“Psalm 24:1 says, ‘The earth is the Lord’s and the fullness thereof, the world and those who dwell therein….’ God created the world. Everything in the world belongs to Him and everything in the world is infused with His creativity. The world is literally busting at the seams with the creativity of God. There are ideas lurking around every corner! Creativity is everywhere. We just need to be on the lookout for it.”

Create (book review)

Create“I believe that God has given every single person creative gifts. … This book is intended to help you use those gifts. It’s intended to help you stop making excuses and start making stuff for the glory of God.” That’s how Stephen Altrogge begins his book Create.

This is not a book for budding artists, nor struggling authors, nor promising young musicians. It is a book for all of those folks and for everyone who wants to unlock the creative potential the Creator has implanted in them.

Stephen writes about what he’s learned about creativity, and bolsters each of his points with personal examples, biblical references, and quotes from others who have tapped into their creative potential. Along the way Stephen gives us encouragement to be creative and demolishes all of the excuses we typically use to try to convince ourselves that we’re not creative.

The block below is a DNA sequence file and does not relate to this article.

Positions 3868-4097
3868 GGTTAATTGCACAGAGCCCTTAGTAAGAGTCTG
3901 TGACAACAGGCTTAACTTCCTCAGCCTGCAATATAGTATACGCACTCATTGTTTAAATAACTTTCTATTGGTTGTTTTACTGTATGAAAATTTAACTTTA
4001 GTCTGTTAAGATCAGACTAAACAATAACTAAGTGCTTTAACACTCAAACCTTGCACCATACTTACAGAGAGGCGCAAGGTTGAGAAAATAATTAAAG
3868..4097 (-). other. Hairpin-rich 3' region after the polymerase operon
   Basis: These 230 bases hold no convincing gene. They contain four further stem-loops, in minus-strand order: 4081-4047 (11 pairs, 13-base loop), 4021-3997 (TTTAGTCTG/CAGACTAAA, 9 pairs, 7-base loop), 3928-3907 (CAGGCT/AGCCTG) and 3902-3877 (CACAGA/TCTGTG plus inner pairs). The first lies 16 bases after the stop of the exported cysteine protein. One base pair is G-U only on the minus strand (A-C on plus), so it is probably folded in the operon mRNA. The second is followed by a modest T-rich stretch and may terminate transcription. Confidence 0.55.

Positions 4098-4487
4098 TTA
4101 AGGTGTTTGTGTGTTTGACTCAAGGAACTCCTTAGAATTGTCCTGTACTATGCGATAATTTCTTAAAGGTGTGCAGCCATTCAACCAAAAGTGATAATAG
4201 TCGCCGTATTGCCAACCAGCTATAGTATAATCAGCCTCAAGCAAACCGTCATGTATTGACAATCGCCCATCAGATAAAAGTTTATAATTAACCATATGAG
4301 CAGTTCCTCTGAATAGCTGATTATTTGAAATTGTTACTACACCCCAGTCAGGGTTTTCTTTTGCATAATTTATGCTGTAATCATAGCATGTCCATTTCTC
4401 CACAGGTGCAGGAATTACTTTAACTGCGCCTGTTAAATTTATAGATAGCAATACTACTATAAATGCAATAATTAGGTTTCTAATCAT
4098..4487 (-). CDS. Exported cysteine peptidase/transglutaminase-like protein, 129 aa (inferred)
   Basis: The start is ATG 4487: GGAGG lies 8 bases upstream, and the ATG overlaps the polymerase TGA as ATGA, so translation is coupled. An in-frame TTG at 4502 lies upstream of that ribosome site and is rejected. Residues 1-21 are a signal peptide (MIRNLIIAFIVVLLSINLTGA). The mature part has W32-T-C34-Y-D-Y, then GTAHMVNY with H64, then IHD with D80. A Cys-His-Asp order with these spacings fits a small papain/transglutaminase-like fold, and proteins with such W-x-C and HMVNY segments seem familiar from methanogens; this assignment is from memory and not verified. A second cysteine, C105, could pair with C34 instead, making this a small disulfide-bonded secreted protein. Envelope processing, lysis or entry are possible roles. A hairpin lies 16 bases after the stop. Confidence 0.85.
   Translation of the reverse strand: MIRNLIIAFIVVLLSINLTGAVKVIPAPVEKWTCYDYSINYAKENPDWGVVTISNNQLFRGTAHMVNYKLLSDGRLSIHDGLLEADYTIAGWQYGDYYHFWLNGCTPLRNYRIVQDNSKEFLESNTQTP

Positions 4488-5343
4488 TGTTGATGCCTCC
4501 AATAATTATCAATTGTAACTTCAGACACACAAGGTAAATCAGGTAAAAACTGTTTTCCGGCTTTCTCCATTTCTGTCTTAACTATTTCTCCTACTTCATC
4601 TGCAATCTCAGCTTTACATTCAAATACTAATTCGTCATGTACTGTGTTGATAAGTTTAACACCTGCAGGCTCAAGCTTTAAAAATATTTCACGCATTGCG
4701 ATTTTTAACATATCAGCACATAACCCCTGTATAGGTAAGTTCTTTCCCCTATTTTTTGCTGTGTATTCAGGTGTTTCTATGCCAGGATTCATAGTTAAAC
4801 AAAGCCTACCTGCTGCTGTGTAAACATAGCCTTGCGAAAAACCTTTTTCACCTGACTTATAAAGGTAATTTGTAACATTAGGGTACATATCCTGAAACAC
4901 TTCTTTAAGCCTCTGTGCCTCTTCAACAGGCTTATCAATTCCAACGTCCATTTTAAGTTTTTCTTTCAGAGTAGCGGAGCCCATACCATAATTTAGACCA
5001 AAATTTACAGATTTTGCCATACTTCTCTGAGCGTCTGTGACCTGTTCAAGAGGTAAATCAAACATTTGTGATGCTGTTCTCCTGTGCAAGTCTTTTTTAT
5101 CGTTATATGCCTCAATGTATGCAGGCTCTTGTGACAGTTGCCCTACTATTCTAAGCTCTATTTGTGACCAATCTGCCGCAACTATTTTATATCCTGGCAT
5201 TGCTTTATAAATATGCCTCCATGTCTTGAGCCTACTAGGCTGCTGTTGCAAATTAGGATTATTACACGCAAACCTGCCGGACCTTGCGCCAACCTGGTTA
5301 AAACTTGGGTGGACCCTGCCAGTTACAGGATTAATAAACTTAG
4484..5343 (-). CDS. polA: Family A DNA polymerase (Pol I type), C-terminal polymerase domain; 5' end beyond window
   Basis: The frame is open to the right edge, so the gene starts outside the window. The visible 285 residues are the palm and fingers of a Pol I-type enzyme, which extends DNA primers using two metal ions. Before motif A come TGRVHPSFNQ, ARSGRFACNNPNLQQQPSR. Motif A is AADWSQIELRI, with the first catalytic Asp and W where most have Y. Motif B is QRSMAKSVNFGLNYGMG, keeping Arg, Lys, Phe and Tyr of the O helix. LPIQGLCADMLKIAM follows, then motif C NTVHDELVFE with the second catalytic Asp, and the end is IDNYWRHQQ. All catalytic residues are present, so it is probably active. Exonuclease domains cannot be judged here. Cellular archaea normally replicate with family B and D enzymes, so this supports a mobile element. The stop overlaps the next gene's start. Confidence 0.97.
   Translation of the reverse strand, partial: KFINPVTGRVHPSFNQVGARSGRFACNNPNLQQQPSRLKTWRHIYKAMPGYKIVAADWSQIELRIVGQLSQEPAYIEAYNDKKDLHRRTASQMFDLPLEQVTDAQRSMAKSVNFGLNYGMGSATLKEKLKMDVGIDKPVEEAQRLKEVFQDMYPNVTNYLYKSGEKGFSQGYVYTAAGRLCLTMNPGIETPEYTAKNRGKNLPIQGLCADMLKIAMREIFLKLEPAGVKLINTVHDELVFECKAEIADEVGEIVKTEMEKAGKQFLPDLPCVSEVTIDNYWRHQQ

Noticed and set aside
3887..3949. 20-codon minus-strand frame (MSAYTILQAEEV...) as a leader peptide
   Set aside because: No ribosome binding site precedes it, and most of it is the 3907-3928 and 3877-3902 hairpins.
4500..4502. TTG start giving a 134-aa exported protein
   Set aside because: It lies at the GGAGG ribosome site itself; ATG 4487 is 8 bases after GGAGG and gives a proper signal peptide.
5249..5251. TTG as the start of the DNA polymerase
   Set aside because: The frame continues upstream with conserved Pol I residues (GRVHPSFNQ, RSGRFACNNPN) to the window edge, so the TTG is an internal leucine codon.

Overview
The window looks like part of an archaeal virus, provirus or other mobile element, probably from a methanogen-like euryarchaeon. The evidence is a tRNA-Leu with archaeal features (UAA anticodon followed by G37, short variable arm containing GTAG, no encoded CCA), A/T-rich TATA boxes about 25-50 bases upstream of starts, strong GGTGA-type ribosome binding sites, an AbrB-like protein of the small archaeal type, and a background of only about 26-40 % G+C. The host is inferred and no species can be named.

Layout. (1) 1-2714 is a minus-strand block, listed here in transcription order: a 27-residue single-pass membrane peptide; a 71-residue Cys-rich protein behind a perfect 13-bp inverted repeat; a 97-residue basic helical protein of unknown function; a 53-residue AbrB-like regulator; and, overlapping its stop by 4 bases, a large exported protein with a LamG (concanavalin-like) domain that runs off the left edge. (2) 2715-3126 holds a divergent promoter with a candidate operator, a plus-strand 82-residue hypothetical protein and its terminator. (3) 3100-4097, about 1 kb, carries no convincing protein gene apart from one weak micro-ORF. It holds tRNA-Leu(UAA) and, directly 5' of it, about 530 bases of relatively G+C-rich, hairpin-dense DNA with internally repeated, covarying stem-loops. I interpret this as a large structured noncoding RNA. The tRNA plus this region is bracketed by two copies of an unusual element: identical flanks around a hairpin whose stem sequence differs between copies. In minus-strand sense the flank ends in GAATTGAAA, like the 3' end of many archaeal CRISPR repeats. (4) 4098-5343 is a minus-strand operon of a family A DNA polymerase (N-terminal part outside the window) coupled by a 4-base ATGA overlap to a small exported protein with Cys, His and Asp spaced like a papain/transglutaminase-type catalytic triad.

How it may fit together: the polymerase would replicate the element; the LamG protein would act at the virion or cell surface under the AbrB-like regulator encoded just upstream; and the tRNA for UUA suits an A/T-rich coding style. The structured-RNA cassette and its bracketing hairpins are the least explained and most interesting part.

This is a short but very informative and liberating book. Get it today!

Links & Quotes

link quote

Some reading I checked out today:

“Do not despair, dear heart, but come to the Lord with all your jagged wounds, black bruises, and running sores. He alone can heal, and He delights to do it. It is our Lord’s office to bind up the brokenhearted, and He is gloriously at home at it.” —Charles Spurgeon

David Wilkerson on hearing God’s voice: To Know His Voice.

[VIDEO] Nearly 60 years after rescuing a baby abandoned in the woods, the rescuer and the rescued are reunited.

“We let our fear of what others think of us keep us from doing God-honoring creative projects. We let our pride and our so called self-image keep us from using our God-given talents and abilities. We care more about bringing honor to ourselves than bringing honor to God.” —Stephen Altrogge, in Create

Former abortion worker admits “it’s all about money.” Read more of Carol Everett’s story.